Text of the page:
Responding to a surge in gun-related violence in New Britain, State’s Attorney Brian Preleski has assigned a prosecutor to focus on gun-related cases full time. Meanwhile, a Superior Court judge has been assigned to a special gun docket.

The gun case prosecutor is Assistant State’s Attorney Chris Watson, a University of Connecticut School of Law graduate and New Britain native who interned for the State’s Attorneys Office in his hometown before earning his stripes as a prosecutor in the Bronx and then New Haven. Watson will handle the cases in front of the presiding criminal judge, Judge Hillary B. Strackbein. The state also has a handful of other specialty dockets, most notably those that handle domestic violence cases.

Watson will prosecute cases that carry charges ranging from carrying a handgun without a permit all the way up to assault with a firearm. “For anything involving a gun, we have one set of eyes that handle those,” Preleski said. A smaller group of gun cases, including armed robberies involving firearms, will continue to be handled by the judicial district’s five other prosecutors.

“By having one person handling the gun cases, you make sure those types of cases get handled consistently and that their given the attention they deserve,” said Preleski. “Having one person handling them, he has the ability to see trends and make connections between those cases that maybe, if you had four different people handing them, might not get picked up.”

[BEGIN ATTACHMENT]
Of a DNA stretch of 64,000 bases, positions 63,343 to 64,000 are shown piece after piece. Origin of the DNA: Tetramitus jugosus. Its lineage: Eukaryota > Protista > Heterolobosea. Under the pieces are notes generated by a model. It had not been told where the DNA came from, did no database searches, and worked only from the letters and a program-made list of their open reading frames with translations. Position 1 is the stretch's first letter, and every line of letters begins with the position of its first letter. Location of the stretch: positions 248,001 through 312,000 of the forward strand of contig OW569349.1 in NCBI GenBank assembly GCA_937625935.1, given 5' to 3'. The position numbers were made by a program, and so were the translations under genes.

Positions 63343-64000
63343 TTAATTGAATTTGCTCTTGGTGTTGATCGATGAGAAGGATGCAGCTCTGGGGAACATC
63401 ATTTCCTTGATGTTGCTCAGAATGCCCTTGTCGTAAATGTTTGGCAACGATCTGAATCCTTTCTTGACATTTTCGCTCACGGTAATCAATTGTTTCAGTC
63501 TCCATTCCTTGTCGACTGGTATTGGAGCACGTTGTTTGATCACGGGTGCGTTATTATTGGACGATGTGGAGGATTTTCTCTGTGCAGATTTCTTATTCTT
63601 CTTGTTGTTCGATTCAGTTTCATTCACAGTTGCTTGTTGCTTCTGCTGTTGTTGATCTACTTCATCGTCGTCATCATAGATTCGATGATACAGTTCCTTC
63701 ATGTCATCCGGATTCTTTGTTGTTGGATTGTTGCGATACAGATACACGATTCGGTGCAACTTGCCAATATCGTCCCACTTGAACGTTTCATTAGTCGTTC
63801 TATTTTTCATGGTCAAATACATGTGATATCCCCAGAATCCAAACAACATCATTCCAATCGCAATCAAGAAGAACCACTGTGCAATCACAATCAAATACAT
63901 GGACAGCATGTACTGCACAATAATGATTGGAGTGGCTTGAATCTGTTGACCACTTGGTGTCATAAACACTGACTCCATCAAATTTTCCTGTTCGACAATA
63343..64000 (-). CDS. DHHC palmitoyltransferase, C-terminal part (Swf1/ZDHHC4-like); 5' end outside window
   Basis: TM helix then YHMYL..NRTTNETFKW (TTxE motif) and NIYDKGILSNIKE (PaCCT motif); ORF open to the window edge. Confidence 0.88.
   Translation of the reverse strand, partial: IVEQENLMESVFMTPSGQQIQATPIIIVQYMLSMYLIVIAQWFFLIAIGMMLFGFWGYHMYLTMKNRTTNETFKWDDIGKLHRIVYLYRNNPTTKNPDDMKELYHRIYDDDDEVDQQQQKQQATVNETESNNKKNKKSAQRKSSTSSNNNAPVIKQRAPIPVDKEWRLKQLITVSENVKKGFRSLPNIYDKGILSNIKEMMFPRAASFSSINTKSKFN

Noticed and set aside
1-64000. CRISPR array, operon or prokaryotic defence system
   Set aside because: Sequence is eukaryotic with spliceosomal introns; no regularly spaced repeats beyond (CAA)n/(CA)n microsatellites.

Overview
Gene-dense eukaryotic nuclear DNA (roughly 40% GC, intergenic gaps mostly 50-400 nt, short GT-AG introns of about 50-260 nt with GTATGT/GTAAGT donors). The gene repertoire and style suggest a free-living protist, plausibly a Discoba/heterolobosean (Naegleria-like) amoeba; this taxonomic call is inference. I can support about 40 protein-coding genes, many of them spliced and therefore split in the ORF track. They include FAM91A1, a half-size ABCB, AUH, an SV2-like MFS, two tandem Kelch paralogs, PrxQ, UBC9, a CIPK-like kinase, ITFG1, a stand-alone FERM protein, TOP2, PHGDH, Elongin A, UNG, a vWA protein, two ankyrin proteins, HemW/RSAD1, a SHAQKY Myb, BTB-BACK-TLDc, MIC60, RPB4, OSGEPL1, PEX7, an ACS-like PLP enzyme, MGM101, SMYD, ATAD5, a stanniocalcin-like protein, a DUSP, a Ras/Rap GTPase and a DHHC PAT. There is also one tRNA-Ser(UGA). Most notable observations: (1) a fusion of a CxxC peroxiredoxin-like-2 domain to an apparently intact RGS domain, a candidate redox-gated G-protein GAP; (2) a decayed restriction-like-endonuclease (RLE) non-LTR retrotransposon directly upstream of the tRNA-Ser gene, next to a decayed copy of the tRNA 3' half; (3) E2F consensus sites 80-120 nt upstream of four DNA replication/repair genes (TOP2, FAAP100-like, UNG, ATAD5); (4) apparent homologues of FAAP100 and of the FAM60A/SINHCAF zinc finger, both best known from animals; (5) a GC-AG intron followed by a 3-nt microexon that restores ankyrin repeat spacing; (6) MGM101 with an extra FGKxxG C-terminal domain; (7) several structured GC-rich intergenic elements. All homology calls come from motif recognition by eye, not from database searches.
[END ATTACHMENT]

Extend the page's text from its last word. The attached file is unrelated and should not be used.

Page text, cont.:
Watson’s new assignment was the latest response to a sharp rise in gun violence in Central Connecticut.

Reports of shootings and gun violence have spiked so far this year, with 146 reports of shots fired being made from January through September in New Britain alone. Five people have been killed, and others have been injured. Preleski said some of the shootings have been gang-related and retaliatory.

Chief State’s Attorney Kevin T. Kane said his office, represented by Preleski, has also joined the Greater New Britain Shooting Task Force. The group is made up of police officials from New Britain, Berlin, Bristol. Plainville, Newington and Southington, along with probation officers and state police investigators.

In addition to making arrests in gun cases and looking for links and trends tying crimes involving guns together, Kane said the task force will investigate “cold case” homicides. The New Britain area task force follows the example of a similar effort in New Haven and Hartford. Last year, the creation of the Hartford Shooting Task Force was credited with a reduction in gun-related shootings and homicides.

“This is an extension of the successful shooting task forces established in New Haven and Hartford in response to heightened incidence of firearms-related violence,” Preleski said.